For a better interpretation of the results, the number of measurements associated with different R^{2} for fruit yield in soursop obtained from each proposed methodology was represented graphically. An intraclass correlation network was used to graphically express the functional relationship between the 16 measurements of fruit yield, in which the proximity between the nodes (traces) is proportional to the absolute value of the correlation (r_{ij}) between these nodes. The thickness of the edges was controlled by a cutoff value of 0.60, which means that only edges with | r_{ij} | ≥ 0.60 are highlighted. The statistical data analyses were performed using Genes (Cruz, 2013) and Microsoft Excel^{®}.

### Results and Discussion

In order to verify the genetic variability of fruit yield evaluated in 71 soursop genotypes during 16 years, an ANOVA was performed. The significant effect of genotype indicates that there is genetic variability in the population and, therefore, it is possible to select soursop genotypes with high fruit yield (**Table 1**). The F-test revealed a significant effect of measurement, indicating that changes in genotype means occurred over time. These results highlight the need to study the minimum number of measurements needed to select superior soursop genotypes for fruit yield.

Source of variation | Degrees of freedom | Mean squared |

Measurement | 15 | 93,981.61* |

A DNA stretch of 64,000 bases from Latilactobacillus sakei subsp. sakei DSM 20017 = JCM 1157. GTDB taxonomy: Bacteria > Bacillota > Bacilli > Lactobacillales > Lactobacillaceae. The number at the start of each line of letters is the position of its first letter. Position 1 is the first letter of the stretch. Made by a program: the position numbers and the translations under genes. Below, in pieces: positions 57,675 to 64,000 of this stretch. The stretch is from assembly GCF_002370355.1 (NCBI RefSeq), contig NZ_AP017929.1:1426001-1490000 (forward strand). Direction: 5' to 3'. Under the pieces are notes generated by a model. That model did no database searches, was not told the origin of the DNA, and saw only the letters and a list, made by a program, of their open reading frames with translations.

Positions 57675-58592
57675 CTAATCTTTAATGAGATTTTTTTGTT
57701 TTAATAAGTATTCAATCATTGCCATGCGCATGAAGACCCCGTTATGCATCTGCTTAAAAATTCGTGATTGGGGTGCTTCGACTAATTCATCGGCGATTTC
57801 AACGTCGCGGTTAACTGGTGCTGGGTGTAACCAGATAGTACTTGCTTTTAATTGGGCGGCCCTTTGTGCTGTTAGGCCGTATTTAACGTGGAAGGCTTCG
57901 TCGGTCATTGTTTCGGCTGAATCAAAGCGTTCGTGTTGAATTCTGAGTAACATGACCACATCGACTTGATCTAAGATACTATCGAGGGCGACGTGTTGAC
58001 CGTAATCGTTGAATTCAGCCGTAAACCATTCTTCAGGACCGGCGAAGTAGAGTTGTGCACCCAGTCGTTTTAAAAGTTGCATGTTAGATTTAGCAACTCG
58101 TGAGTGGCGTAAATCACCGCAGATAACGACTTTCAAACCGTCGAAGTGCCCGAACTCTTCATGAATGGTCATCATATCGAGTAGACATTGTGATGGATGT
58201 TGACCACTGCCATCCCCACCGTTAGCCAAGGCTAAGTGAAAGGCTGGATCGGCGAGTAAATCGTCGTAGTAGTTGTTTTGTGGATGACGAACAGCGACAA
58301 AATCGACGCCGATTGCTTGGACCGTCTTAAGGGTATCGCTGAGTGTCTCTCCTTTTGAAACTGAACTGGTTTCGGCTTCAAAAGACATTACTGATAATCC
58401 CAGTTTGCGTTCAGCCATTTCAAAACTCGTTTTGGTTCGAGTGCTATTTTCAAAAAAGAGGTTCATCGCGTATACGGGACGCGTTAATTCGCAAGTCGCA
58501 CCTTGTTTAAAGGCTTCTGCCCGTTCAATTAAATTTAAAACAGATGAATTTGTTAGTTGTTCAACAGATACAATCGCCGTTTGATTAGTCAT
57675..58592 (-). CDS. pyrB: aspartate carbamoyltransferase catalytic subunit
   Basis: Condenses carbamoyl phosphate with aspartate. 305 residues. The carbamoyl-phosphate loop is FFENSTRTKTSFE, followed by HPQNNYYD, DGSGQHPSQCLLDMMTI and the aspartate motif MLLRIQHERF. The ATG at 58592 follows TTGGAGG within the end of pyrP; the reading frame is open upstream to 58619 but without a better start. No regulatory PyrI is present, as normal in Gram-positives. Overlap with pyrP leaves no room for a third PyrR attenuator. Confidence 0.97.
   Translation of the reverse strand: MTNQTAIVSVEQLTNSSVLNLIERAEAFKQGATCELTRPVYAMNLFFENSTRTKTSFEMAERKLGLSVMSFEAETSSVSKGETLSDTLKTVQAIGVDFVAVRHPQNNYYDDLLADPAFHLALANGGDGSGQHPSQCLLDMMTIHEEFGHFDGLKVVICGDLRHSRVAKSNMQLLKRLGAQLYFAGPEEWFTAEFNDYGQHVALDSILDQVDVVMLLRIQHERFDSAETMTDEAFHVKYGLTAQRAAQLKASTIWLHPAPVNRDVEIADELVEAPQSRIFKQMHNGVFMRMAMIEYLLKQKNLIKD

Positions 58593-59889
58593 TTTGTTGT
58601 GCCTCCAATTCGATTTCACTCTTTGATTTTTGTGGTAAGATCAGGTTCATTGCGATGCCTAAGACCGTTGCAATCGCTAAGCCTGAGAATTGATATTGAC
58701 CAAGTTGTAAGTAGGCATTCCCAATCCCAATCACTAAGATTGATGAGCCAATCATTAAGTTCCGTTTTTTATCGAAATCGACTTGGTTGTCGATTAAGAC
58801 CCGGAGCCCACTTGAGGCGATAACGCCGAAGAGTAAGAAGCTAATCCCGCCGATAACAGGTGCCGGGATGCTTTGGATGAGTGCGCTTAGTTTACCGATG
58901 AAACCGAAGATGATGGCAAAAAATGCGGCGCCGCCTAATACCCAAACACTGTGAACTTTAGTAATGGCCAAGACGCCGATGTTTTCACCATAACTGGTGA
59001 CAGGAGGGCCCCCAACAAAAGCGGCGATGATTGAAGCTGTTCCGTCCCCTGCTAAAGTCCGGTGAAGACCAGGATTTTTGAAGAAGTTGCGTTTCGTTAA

Genotype | 70 | 42,282.05* |

Residue | 1,050 | 4,388.99 |

*Significant at 1% probability based on F-test.

**Table 1:** Summary of ANOVA for fruit yield in 71 soursop genotypes over 16 measurements.

The Scott and Knott cluster test divided the 71 soursop genotypes into five homogeneous groups with respect to fruit yield (**Table 2**). Group I consisted of genotypes 59, 124, and 45, characterized by the highest measurement mean. Group II contained genotypes 1, 10, 15, 24, 47, 79, 81, and 179, which also showed relatively high measurement means. The aim of the soursop breeding program is to select genotypes with the highest performance and genetic diversity to participate in crosses to obtain segregating populations. The results found in this study suggest that crosses between individuals from Groups I and II can contribute to generate populations with high variability and mean for fruit yield.

Group | Genotypes | Mean ± standard deviation |

I | 59, 124, and 45 | 269.03 ± 12.56 |

II | 1, 10, 15, 24, 47, 79, 81, and 179 | 209.20 ±10.07 |

III | 18, 46, 51, 54, 77, 89, 125, and 126 | 173.39 ± 10.44 |

IV | 2, 12, 16, 22, 23, 36, 40, 41, 42, 48, 53, 82, 90, 107, 116, 117, 118, 119, 120, 121, 122, 123, 129, 130,131, 132, 144, 166, 167, 168, and 169 | 129.57 ± 13.79 |

V | 3, 11, 19, 20, 21, 35, 38, 44, 49, 50, 52, 55, 57, 58, 78, 83, 115, 133, 135, 136, and 164 | 80.44 ± 13.39 |

**Table 2: **Clustering based on a Scott and Knott test applied to fruit yield in 71 soursop genotypes over 16** **measurements.

**Figure 1** shows that fruit yield was highest for measurements 3, 4, 13, and 14. These results suggest a cyclical behavior among soursop genotypes for fruit yield and indicates the need for caution when selecting superior genotypes based on this trait. Phenotypic stabilization occurred between the sixth and eleventh measurements. This is important to note because when a repeatability study is performed with genotypes not yet stabilized less accurate estimates can be found. This could lead the researcher to believe that increasing the number of measurements is the solution to the problem (Laviola et al., 2013). In some cases, the absence of measurements in early stages, when there is no complete manifestation of the genetic potential of the material studied, may increase the estimate of r.